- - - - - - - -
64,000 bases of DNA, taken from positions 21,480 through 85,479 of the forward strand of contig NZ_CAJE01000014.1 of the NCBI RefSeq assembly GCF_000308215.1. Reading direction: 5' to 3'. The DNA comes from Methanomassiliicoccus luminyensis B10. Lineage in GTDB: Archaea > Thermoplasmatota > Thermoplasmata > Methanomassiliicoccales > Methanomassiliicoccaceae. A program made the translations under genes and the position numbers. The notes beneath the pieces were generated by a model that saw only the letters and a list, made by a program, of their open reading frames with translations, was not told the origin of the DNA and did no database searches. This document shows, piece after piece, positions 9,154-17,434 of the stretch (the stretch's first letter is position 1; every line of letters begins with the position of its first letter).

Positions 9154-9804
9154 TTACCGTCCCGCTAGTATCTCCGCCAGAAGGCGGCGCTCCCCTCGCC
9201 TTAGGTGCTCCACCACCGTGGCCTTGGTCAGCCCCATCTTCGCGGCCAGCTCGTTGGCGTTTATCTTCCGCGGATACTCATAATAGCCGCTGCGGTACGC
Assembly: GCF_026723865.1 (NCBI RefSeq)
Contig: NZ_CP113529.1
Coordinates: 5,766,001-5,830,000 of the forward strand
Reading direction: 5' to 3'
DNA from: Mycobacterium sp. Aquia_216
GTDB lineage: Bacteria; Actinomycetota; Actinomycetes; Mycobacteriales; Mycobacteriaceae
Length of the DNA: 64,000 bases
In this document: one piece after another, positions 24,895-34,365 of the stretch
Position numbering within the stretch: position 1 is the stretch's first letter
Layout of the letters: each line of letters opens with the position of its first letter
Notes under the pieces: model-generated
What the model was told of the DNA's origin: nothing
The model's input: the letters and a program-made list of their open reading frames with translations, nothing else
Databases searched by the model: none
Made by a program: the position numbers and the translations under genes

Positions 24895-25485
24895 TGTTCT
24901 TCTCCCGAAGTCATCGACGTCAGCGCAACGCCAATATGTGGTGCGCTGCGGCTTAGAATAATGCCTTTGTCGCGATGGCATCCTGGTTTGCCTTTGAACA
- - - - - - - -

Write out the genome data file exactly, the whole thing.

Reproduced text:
64,000 bases of DNA, taken from positions 21,480 through 85,479 of the forward strand of contig NZ_CAJE01000014.1 of the NCBI RefSeq assembly GCF_000308215.1. Reading direction: 5' to 3'. The DNA comes from Methanomassiliicoccus luminyensis B10. Lineage in GTDB: Archaea > Thermoplasmatota > Thermoplasmata > Methanomassiliicoccales > Methanomassiliicoccaceae. A program made the translations under genes and the position numbers. The notes beneath the pieces were generated by a model that saw only the letters and a list, made by a program, of their open reading frames with translations, was not told the origin of the DNA and did no database searches. This document shows, piece after piece, positions 9,154-17,434 of the stretch (the stretch's first letter is position 1; every line of letters begins with the position of its first letter).

Positions 9154-9804
9154 TTACCGTCCCGCTAGTATCTCCGCCAGAAGGCGGCGCTCCCCTCGCC
9201 TTAGGTGCTCCACCACCGTGGCCTTGGTCAGCCCCATCTTCGCGGCCAGCTCGTTGGCGTTTATCTTCCGCGGATACTCATAATAGCCGCTGCGGTACGC
Assembly: GCF_026723865.1 (NCBI RefSeq)
Contig: NZ_CP113529.1
Coordinates: 5,766,001-5,830,000 of the forward strand
Reading direction: 5' to 3'
DNA from: Mycobacterium sp. Aquia_216
GTDB lineage: Bacteria; Actinomycetota; Actinomycetes; Mycobacteriales; Mycobacteriaceae
Length of the DNA: 64,000 bases
In this document: one piece after another, positions 24,895-34,365 of the stretch
Position numbering within the stretch: position 1 is the stretch's first letter
Layout of the letters: each line of letters opens with the position of its first letter
Notes under the pieces: model-generated
What the model was told of the DNA's origin: nothing
The model's input: the letters and a program-made list of their open reading frames with translations, nothing else
Databases searched by the model: none
Made by a program: the position numbers and the translations under genes

Positions 24895-25485
24895 TGTTCT
24901 TCTCCCGAAGTCATCGACGTCAGCGCAACGCCAATATGTGGTGCGCTGCGGCTTAGAATAATGCCTTTGTCGCGATGGCATCCTGGTTTGCCTTTGAACA